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Why do we say," I love you." ?

  1. Harishprasad profile image80
    Harishprasadposted 4 years ago

    Why do we say," I love you." ?

    So many persons in love ( are they really ? ) utter these three words so casually that real meaning of these wonderful words has been lost. People , while saying these words, people build up relations and attain closeness but break up after a short span of time on the frivolous pretext. It is not my intention to tell people to scuttle their freedom of choice but I am curious to    know if there are people  who have lived up to these words in a real sense. In these words "love" is placed between "I" and "you" and I want to know if there are people who have still  kept love intact between them.

  2. dashingscorpio profile image88
    dashingscorpioposted 4 years ago

    You assume there is but one definition of love.
    The love one has for family and friends is different than the love they have for their mate and yet they may end a conversation with all of them by saying; "I love you."
    Having said that each of us has our own idea or  "expectations" of what it means when someone tells us they love us. If their actions do not meet (our) litmus test we conclude that don't love us. Maybe instead of us "assuming" that there is but one definition for love we might be better off asking a person early on, "What does love look like to (you)?" or "How do you know when (you) are loved?"
    Some people determine it by how much money you spend on them,  how much you sacrifice for them,  or willingness to put their needs ahead of yours. Others feel loved when there is constant touching, holding hands, kissing, embracing, making love, taking showers together, spend lots of time together. Someone else needs to hear the words over and over again, get the "just because" greeting cards, flowers, breakfast in bed, and other small "surprises". Some people are happy with (knowing) they can count on a person whether they utter the words or not.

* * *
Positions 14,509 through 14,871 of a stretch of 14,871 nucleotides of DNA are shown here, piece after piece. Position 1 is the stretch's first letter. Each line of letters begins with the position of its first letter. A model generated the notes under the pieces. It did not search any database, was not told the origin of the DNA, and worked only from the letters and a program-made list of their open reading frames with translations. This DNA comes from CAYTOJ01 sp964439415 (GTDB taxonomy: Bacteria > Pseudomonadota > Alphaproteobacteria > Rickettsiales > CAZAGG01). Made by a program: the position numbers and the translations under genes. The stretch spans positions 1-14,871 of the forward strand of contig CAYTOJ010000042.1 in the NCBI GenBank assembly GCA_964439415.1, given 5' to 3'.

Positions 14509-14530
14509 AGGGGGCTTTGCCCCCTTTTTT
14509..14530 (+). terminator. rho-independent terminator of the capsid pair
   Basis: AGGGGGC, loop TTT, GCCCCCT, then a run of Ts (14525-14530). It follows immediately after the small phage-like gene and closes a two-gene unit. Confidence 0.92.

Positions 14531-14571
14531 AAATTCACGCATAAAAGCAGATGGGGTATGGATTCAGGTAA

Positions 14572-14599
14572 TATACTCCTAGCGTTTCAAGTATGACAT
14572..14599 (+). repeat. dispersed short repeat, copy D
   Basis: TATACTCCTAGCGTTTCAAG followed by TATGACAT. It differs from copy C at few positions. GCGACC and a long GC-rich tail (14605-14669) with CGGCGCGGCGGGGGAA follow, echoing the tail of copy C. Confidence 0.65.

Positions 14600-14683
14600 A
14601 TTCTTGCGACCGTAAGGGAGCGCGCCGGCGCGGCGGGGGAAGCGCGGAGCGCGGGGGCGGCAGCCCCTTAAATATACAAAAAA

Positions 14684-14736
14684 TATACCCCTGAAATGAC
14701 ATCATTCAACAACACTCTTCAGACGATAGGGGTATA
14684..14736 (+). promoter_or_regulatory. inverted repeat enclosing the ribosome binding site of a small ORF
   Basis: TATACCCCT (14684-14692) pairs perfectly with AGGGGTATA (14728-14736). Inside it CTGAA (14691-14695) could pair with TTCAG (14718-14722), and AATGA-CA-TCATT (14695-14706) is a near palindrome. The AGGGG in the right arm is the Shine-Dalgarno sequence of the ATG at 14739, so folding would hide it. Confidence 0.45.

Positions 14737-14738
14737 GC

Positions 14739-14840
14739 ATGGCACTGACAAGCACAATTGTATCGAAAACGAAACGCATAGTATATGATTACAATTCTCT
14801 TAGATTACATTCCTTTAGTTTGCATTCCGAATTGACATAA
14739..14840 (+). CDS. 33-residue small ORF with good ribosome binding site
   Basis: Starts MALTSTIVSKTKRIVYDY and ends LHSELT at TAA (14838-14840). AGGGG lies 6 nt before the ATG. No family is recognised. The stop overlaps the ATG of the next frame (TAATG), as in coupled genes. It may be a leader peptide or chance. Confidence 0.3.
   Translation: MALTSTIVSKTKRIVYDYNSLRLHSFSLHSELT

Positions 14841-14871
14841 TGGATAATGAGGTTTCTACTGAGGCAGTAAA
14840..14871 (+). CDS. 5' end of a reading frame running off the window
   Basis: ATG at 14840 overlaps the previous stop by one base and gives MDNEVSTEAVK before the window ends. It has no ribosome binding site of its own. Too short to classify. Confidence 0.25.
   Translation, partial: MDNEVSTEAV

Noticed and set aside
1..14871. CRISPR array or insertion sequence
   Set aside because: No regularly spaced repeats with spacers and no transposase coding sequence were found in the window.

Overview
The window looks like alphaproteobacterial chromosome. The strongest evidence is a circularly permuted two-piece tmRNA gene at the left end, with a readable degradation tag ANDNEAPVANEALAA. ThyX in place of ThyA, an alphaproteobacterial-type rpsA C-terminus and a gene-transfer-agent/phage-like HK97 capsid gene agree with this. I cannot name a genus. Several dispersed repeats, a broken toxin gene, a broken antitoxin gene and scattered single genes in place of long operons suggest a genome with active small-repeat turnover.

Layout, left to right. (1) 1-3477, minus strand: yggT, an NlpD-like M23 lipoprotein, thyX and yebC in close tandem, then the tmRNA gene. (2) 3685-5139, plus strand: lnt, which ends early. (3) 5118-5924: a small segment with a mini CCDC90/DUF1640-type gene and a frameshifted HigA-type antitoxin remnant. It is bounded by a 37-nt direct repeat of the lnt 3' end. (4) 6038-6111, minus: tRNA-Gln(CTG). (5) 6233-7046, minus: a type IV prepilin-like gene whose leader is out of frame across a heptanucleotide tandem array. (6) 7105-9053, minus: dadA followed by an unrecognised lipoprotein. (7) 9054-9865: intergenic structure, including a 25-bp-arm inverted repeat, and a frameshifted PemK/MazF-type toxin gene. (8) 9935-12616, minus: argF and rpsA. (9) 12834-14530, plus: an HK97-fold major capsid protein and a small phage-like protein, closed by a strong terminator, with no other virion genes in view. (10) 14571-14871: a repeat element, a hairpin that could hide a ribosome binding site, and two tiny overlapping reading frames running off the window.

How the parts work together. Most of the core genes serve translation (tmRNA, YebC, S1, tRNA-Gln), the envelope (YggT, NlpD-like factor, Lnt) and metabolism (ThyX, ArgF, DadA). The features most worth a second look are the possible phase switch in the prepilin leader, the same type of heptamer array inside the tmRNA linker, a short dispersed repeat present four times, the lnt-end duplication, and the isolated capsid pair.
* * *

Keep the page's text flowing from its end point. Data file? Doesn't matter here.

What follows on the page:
Finding someone who expresses love the way (we want) is the key.
    Just because their definition of love does not coincide with ours does not mean they are wrong for saying; "I love you."

    1. Harishprasad profile image80
      Harishprasadposted 4 years agoin reply to this

      Yes, dashingscorpio, you touched almost a bigger chunk of this whole idea. The last sentence," Just...........love you". Is a wiser one and we all give it a proper attention for a better grasp on our way of a good living.

  3. profile image0
    cjaroszposted 4 years ago

    Why do we say hello and goodbye? We all know what is happening, but yet, we still say it. Saying I love you  only enforces what we feel. Some people feel it necesaqry . Maybe because they don't think, they show it enough.

    Even though we know someone loves us. Sometimes them telling us, means a little more. Having them admit their feelings out loud. This is a big step for many people. To realize that they love someone.

    Many people say it just to make someone happy. There is never actually any love there. They just say it because they know it will make the other person happy.

    In all honesty, I think the main reason behind saying " I love you' in short spanned relationships is because they actually want that. The person wants to love that person. They want to have those feelings, and hopes for the relationship. Although, many times it just doesn't happen for one reason or another. Maybe that said it but loved all the wrong things of the relationship,  and not the person.